Up until now, I have measured my first putt distance on all shots and broke it down further into GIR distances. This state has been helpful, but as my rounds pile up, it is becoming less and less valuable as I will explain below. As a result, I have decided to change my tracking numbers to focus on GIR or more specifically approach shots. I feel that this change will be more beneficial than my putting distances and hopefully this change will result in lower golf scores.
Currently, my first putt distances sit at 14 feet for all first putts and 20 feet for GIR putts. The 14 feet is a bit of a red herring because if I was a few yards off the green in the short grass and could use a putter, then that stroke did not count against putting distance or putting stat. I feel that the first putt distance was interesting to track, but did not provide enough data to make any reasonable conclusions besides that I should try hitting the ball closer to the pin. It is nice to know, but really it does not do much for my analytical brain to surmise a potential challenge in my game.
Keeping the above in mind, I have chosen to change directions and focus on stats I can capture directly affect approach shot. I need to capture this information because I am not always hitting for the GIR stat, but must approach every green. Keeping this in mind, I also want to keep the recording process simple because I do not want to so focused on capturing data that I forget to play golf.
For the next 10 rounds, I am going to capture the distance from the green when I make an approach shot. The first piece of data I am going to capture is binary: hit or miss.
For the second piece of data to capture, my approach shot (for GIR or not) must be from 30 yards to 200 yards. The tee shot on par 3s will be consider my approach shot. The 170 yard measuring distance fits all of my club selections starting with a lob wedge to a 3 hybrid. Once inside the 200 yard mark, I only get one chance per hole to record this stat.
Lastly, I will record if I am short, left, right or long on the misses. This piece information will help me understand if my issue is alignment and/or club selection.
I have used this type of data collection for my drives, but never on approach shots. It has worked in the past to correct my driver alignment and I am hoping to transer that success to my approach shots. If I do this properly, I think I will glean the information required to perform proper analyses of why my GIR percentage is below 50.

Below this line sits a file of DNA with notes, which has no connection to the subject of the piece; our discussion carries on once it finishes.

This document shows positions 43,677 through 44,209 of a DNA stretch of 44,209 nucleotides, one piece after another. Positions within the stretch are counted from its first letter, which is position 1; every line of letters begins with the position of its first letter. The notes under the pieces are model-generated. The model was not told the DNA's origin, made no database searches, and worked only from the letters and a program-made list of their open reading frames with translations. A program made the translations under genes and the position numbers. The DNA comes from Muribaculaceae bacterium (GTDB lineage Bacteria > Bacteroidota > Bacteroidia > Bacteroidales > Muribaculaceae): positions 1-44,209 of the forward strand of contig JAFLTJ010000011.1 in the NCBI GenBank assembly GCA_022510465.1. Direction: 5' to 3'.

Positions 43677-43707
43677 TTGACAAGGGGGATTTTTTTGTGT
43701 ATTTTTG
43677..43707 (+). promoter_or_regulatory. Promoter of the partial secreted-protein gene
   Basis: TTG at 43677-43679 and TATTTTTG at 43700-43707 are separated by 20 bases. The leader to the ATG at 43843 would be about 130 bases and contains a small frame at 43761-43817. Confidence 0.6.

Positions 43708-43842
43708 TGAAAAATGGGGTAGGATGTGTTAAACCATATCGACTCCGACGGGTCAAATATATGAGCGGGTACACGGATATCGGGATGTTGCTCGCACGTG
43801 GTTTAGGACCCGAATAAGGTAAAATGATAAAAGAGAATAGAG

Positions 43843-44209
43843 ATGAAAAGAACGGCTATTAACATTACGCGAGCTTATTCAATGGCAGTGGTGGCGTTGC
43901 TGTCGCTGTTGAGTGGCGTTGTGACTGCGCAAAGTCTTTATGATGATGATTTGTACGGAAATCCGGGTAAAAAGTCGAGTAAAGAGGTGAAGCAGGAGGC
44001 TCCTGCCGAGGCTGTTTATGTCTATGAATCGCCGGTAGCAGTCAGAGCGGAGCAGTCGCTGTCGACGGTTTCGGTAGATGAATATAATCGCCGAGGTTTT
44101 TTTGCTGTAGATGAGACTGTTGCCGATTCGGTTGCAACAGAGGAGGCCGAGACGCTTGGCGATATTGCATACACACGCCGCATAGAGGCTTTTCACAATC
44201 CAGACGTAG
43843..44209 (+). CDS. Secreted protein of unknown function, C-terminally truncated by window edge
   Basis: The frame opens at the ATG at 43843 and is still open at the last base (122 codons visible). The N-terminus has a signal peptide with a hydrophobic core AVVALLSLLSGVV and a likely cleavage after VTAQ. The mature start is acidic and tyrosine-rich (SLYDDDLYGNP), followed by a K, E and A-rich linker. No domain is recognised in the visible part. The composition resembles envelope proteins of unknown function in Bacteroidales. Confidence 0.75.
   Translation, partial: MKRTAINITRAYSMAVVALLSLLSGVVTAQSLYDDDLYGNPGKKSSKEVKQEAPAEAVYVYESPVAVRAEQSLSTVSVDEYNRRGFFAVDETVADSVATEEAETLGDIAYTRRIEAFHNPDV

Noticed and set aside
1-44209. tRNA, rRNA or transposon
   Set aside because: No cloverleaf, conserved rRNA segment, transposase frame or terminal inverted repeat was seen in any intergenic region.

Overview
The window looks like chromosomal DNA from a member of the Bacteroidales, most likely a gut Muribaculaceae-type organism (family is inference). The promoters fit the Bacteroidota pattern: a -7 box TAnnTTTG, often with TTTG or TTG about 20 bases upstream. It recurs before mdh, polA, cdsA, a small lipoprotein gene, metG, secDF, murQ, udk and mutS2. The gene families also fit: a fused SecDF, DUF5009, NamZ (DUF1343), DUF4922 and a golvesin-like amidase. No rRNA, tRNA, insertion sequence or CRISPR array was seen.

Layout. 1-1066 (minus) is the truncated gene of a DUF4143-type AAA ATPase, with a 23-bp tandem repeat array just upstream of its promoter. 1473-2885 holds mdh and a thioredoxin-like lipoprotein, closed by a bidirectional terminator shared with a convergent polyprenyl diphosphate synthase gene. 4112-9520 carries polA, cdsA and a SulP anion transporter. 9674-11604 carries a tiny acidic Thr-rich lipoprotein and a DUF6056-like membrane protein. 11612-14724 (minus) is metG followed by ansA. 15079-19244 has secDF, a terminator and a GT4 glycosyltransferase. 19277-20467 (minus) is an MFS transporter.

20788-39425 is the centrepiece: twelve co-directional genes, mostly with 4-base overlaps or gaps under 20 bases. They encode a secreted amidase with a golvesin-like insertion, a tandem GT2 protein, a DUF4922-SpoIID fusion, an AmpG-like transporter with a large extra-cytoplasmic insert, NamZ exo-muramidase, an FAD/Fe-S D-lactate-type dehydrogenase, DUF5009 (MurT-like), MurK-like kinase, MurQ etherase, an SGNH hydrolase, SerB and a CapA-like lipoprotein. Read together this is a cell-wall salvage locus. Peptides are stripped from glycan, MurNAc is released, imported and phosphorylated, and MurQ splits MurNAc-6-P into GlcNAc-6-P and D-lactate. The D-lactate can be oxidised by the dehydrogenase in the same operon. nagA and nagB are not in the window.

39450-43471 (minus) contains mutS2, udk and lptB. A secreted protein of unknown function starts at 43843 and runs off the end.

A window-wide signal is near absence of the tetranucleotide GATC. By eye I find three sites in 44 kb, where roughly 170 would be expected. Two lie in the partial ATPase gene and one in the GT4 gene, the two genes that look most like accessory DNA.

Collecting data to analyse is a fundamental process for improving in golf. The trick is collect the proper data to guide my future training and practice sessions. I thinking it is worth a try.
Have you ever captured this type of data before? If so, what did you find?
I am a grateful golfer! See you on the links!
11 thoughts on “Changing Golf Stats To Measure GIR”
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I rarely keep stats. I will start.
I would suggest that Fairways hit, GIR and putts is a good basic place to start. You can refine from there. Let me know how it goes.
Thanks Jim. I will.
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Jim, I like the right/left stat but the proximity numbers are too granular for me. Good luck mining your data!
Check my update in 2 days. It was an interesting round today for sure. Shot 75, but had 7 one putts. My scramble game was on for sure.
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I tracked fairways, greens and putts for a while, learned that the fairway that I missed the most was the first hole and it was totally an alignment issue or more of an aiming issue. There was trouble on the left and my aim was to favour the right side which was mainly light rough. A slight move to the left and my fairway count improved. I should do more tracking and use it for improving my practice sessions.
Great to hear from you! Tracking the right thing is definitely important. I learned that today. It is all a journey for sure. Thanks for commenting..
Figuring out what controls your GIR goes deeper than putts for sure. It starts at the tee box but I would want to know how many times I hit each iron and the results from those approaches. You’ll need left, right, short, and long by iron to get to the heart of it. And if you’re like me, even looking at that data will confuse you because some days my miss is right, and some days, like today, it’s left. For me, I’m pretty sure it’s that some days I am good at clearing my right elbow and hit it well, but fail to the right, and some days my elbow gets stuck and I turn too much to compensate and end up with pull/draw fails.
It’s days like today that burn me up. I hit my first tee shot a tad fat and pushed out to the right. Then pulled the next one with the same club. Totally flubbed a 7 iron after that, hit a worse push/fade with the 3 after than, and then, I went 4 holes where I hit every shot perfect. And finished up will a pull/draw out of bounds. In my mind it was a horrible display. I shot 2 over so my short game saved me, but days like today are beyond my understanding.
As I finished up I had one more thought that upset me. The night before I’d watched a video about course management and playing stress free. And I forgot to try a single thing when it was a day I surely could have used the help.
Golf is a truly cruel mistress some days.
Wow, that is a tough round. I agree with you about too much data is not a good thing; I am learning this each round I play. More to follow on that topic.